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Thursday, October 22, 2020

Gondal, Rajkot APMCs flooded with fresh arrivals of groundnut

Gondal APMC in Rajkot, the biggest market of groundnut in the state, has recorded arrivals of 60,608 quintals of groundnut in the first eight days of this month.

Written by Gopal B Kateshiya | Rajkot | October 13, 2020 2:34:39 am
Rajkot APMCs, Gondal APMC flooded with groundnut, groundnut produce, Rajkot news, Gujarat news, Indian express newsGroundnut brought by farmers await auction on the yard of Gondal APMC on Sunday. (Photo: Hitesh Purohit)

Major agricultural produce market committees (APMCs) in Saurashtra are flooded with the fresh arrivals of the oilseed as usual as there has been no major shift in marketing chain of this important crop of Saurashtra despite the state government abolishing levies on traders procuring at farmgates this year.

Gondal APMC in Rajkot, the biggest market of groundnut in the state, has recorded arrivals of 60,608 quintals of groundnut in the first eight days of this month. Rajkot APMC, the second biggest wholesale market of the oilseed, has logged arrivals of around 46,100 quintals of groundnut in the first 10 days of this month. The rush from farmers to cart their harvested oilseed crop is so high that Gondal APMC is forced to allow arrivals once in four days. Same is the situation in Rajkot as commission agents and traders are unable to auction off the entire arrivals in a day and there are space constraints on APMC yards.

“We are forced to regulate the arrivals as farmers are in a hurry to transport their groundnut to market soon after harvesting it but our trading system at the APMC is taking up to three to four days to handle the quantity which is arriving in a single day,” Kirit Somaiya, secretary of Gondal APMC, told The Indian Express on Monday.

APMCs in Gujarat had powers to charge marketing cess on every transaction taking place within its jurisdiction, which usually would be a taluka or two, till early this year. However, on May 6 this year, the state government promulgated an ordinance amending the Gujarat Agricu-ltural Produce Market Act 1963 to limit the regulatory jurisdiction of APMCs in the state to the physical boundaries of their respective yards. Thus a trader procuring directly from farmers at farmgate is no longer liable to pay marketing cess to an APMC and universal licence allows him to procure from any farmer from anywhere in the state.

The government has been pushing the move as a reform which will eliminate commission agents or the middlemen, promote competition among traders, which in turn, would help farmers get remunerative price of their produce. It also allows setting up private yards and sub-yards for trading of agricultural produce. Last month, the Gujarat Assembly also passed a Bill to amend the Gujarat Agricultural Produce Market Act. The Central government too has enacted a similar law in addition to providing a legal framework for contract farming.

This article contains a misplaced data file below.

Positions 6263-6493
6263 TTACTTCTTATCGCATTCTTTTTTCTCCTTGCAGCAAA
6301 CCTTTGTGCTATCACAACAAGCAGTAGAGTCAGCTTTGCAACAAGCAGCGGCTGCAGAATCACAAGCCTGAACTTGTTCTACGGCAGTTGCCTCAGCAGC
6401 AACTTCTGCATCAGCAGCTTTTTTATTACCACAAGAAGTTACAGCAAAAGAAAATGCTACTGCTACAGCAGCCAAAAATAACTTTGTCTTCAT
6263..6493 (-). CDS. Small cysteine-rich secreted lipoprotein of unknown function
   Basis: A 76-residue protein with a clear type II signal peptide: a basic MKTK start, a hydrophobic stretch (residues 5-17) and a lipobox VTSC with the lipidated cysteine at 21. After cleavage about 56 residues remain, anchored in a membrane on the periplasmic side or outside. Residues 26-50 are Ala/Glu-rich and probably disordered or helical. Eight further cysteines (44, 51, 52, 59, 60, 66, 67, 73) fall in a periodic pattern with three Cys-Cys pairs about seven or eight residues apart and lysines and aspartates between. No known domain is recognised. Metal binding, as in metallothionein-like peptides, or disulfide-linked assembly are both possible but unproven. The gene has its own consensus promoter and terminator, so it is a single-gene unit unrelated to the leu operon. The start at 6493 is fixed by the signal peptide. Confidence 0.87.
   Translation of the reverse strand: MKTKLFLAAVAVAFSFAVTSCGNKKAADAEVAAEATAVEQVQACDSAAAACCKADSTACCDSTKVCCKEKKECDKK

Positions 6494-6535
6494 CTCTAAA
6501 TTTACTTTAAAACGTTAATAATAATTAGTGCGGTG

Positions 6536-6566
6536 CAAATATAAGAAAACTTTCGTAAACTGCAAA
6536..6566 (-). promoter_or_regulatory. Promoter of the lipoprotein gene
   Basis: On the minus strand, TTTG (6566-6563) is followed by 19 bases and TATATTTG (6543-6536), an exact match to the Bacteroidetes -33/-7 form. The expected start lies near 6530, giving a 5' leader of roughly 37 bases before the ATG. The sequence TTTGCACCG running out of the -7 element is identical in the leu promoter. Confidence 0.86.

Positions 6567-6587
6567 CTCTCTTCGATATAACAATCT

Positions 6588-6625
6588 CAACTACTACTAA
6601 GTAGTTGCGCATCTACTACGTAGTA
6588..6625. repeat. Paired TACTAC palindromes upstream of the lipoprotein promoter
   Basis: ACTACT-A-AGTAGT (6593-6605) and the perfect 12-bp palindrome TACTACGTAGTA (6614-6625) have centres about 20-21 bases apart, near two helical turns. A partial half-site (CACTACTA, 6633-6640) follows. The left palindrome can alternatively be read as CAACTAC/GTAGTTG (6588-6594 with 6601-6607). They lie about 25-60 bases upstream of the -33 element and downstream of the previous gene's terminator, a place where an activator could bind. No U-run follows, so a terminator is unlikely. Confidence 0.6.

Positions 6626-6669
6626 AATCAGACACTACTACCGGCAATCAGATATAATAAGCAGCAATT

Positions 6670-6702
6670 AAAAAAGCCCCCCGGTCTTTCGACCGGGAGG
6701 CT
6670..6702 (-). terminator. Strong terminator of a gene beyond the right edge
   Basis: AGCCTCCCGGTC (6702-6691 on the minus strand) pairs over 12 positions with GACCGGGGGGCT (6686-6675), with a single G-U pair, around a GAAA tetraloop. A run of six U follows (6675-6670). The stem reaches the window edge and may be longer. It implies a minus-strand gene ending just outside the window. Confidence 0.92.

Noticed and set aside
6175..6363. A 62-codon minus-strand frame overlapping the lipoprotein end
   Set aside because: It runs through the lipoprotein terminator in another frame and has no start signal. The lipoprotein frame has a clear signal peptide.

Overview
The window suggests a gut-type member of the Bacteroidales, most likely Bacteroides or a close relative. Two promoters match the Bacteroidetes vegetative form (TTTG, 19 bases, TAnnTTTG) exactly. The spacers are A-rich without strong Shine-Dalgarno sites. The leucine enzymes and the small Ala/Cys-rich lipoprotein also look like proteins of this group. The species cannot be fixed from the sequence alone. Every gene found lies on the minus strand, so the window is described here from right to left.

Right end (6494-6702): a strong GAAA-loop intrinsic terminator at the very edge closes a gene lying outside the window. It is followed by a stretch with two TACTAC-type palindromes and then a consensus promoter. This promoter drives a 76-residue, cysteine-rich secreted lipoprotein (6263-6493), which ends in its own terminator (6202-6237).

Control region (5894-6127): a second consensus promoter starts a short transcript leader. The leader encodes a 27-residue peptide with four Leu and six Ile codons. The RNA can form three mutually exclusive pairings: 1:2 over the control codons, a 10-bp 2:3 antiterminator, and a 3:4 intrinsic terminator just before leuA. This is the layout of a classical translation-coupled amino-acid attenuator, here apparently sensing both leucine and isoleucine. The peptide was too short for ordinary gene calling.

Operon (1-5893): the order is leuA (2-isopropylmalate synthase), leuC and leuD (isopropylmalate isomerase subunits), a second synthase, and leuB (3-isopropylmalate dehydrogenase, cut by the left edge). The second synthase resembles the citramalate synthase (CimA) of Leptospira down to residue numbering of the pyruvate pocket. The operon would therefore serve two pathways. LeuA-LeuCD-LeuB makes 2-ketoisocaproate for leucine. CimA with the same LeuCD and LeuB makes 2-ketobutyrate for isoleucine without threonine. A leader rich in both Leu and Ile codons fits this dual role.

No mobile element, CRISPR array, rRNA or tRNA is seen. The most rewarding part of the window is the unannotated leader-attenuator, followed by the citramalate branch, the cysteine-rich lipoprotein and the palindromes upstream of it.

“We still have faith in the APMC system. To be honest, we are struggling to gather what the new law means. In any case, paying 60 paisa marketing cess on a transaction with Rs 100 is not a big deal for us. Farmers also prefer to bring their produce to APMC as they generally get prices higher than ones offered at his farmgate since a trader going to a farmer’s farm also has to factor in the transportation cost,” said Paresh Vadodariya, a groundnut trader who operates on the Gondal APMC yard.
Atul Kamani, former president of Rajkot APMC Commission Agents Association, said the amendments have had little impact on their business so far. “The arrivals of groundnut are quite normal despite an estimate of lower yield this year. This suggests, there isn’t any great uptick in procurement at farmgates,” said Kamani.

Despite the markets having been flooded, groundnut prices have held firm. The oilseed is fetching bids up to Rs 5,350, higher than the minimum support price (MSP) of Rs 5275 declared by the Central government. “The overall quality of the crop this year is comparatively low as crop was affected by heavy rain in August. But groundnut of fair average quality is getting sold in the range of Rs 4,500 to Rs 5,000 per quintal,” said Mukehs Satasiya, president of Gondal APMC commission agents association.

The rush at APMC comes at a time when the government is in the process of registering those farmers who want to sell their groundnut at MSP. Around three lakh farmers have got themselves registered for selling their groundnut to the Central government even as the registration window is scheduled to remain open till October 20. The government procurement of the oilseed is to start from October 21 onward.

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